Over at Ammoland.com, Team Vertx 3 Gun Nation Pro Shooter Chris Andersen offers three target options for competitors looking to dial-up both their speed and accuracy. [Descriptions and recommendations after the jump.] Notice that the targets above are nestled in lush green grass. Not only does that tell you that Chris doesn’t train in the Texas summer, it highlights the simple fact that advanced shooting skills are more easily mastered in the great outdoors (weather dependent). Especially at ranges where you’re free to do whatever it is you like to do (as long as you don’t do something unsafe). I’d go so far as to say that . . .
By Lucas McCain
Not long ago I had a conversation with someone that is radically opposed to firearms. When my presentation of actual facts, naming of my credible sources, and comparisons to airbags, fire extinguishers, and handguns as all being smart precautionary tools became too much for them, they blurted out something along the lines of “I don’t know anybody who has ever used a gun to defend themselves or ever needed to use one!” My reply was simply, “Well, now you do.” And I left it at that. They were practically frothing at this point, so I just walked away . . .
The other day I posted about my recent trip to a local hospital. During my visit I encountered a mentally challenged man pacing around the cafeteria. I wrote that I thought about using the napkin dispenser as an improvised weapon. My plan: should he get violent, I’d clock him with it. Thinking about it, Helmuth von Moltke the Elder‘s quote bubbled-up from my subconscious: no plan survives first contact with the enemy. More simply, sh*t happens. What if the napkin holder was out of reach? What if it was a swing-and-a-miss? Should I have a plan B? And if that was true, what about a plan C? And if I went through my daily life formulating plans self-defense plans A, B and C every time I went somewhere, what kind of life would that be? So I called the rabbi . . .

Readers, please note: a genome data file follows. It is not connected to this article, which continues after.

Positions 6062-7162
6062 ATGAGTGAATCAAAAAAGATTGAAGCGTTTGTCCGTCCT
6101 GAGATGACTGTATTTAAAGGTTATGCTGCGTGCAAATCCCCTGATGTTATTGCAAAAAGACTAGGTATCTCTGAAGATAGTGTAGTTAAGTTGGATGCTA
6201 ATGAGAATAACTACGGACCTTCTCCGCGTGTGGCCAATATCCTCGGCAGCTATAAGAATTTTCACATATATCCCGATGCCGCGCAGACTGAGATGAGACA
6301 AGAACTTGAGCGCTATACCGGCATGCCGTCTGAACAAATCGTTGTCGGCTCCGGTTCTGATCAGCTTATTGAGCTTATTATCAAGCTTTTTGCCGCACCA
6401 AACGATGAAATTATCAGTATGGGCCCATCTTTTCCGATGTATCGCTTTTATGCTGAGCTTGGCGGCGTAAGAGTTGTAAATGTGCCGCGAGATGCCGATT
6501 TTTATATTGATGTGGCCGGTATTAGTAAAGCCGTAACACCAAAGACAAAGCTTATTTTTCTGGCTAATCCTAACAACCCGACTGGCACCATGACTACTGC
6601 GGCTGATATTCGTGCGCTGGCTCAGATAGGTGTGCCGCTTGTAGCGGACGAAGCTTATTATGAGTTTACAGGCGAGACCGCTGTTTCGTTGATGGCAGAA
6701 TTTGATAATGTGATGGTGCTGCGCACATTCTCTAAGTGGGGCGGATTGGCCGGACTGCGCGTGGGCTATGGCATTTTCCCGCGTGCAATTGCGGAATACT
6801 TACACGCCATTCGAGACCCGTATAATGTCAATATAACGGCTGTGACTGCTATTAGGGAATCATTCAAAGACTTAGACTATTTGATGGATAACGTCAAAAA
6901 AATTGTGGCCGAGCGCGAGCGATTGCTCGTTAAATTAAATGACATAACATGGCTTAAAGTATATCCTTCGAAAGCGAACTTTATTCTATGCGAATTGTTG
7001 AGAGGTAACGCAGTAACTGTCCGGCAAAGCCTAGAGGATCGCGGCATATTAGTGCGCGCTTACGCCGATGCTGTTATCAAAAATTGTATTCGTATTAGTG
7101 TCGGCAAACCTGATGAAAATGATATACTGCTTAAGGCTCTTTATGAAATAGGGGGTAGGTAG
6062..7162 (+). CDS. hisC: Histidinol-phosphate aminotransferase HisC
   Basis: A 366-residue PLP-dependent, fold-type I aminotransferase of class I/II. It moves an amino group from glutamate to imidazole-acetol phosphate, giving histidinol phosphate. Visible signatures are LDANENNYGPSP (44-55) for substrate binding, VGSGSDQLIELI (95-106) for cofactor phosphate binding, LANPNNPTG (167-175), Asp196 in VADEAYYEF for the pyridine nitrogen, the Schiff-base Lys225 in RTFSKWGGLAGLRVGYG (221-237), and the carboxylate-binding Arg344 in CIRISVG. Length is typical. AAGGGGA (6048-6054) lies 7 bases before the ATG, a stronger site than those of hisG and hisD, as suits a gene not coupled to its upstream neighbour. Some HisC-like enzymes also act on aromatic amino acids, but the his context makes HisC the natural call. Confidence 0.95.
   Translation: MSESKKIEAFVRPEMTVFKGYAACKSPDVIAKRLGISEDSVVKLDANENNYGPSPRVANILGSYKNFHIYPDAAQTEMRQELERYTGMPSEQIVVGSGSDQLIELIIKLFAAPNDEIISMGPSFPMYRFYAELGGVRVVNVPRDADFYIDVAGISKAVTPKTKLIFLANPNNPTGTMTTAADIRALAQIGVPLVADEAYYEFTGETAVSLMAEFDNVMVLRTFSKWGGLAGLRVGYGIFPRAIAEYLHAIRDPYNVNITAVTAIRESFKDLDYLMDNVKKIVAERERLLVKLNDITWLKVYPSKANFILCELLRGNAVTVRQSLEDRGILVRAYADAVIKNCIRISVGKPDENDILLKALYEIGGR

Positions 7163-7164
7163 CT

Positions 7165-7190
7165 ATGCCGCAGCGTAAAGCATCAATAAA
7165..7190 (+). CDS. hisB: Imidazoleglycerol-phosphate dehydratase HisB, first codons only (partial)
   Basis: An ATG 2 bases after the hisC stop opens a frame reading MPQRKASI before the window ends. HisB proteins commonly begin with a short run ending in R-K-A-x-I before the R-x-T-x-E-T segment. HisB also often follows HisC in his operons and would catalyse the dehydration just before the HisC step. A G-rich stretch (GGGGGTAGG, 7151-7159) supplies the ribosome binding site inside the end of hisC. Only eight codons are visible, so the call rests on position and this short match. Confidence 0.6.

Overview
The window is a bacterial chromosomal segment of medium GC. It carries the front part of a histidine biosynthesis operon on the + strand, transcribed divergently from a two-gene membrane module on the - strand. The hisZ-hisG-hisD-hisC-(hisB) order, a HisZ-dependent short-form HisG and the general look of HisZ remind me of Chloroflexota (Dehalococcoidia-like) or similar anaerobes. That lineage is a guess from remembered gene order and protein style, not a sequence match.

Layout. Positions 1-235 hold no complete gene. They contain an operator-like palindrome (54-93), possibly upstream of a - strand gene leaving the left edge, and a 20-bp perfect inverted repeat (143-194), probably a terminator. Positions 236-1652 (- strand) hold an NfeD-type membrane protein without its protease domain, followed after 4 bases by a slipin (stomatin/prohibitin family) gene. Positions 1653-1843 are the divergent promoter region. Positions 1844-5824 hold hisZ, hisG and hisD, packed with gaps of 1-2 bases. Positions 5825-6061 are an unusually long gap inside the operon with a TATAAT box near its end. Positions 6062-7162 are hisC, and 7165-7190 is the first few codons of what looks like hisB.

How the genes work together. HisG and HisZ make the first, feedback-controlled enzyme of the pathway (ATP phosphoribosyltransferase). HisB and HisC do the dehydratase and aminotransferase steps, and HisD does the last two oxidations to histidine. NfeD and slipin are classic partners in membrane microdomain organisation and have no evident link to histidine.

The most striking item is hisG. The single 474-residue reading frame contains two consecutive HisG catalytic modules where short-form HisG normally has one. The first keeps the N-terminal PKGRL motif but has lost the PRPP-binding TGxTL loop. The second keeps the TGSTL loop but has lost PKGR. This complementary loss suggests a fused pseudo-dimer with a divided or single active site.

Winston County, Mississippi Medical Examiner (and radio DJ host) David Scott Gregory penned a little paean to armed self-protection on his Facebook page. His “shoot the idiots” post has now gone viral, spreading throughout the outraged mainstream media. “If more folks would handle their own business, I think we would stop getting these calls of houses being broken into,” he explained to clarionledger.com. Gun Hero of the Day? You tell me. Here’s his post, with paragraph breaks inserted for readability:
The money shot of any good open carry police encounter video: the “show me your papers” moment. I love the confusion on the cops’ faces when an open carry advocate politely informs officers that American citizens don’t have to show ID unless the cops suspect that a crime’s been committed. What crime do you suspect me of committing officer? Am I being detained? Priceless. Until it gets boring. Personally . . .
I can’t take credit for that headline. Props to TTAG reader EN who emailed a link to George Zimmerman Involved in Yet Another Police Incident. Which goes a little something like this: “George Zimmerman cannot seem to stay out of trouble. This time, a driver told police Zimmerman threatened to kill him after a confrontation on the road. Zimmerman pulled up next to the driver, he said, and asked, ‘Why are you pointing a finger at me? Do you know who I am?’ according to the Associated Press. He then threatened to kill the man, he told police. The man, who declined to press charges, says Zimmerman was waiting for him at work the next day. It is unclear how Zimmerman knew where the man worked.” OK, so what can The People of the Gun learn from St. George? . . .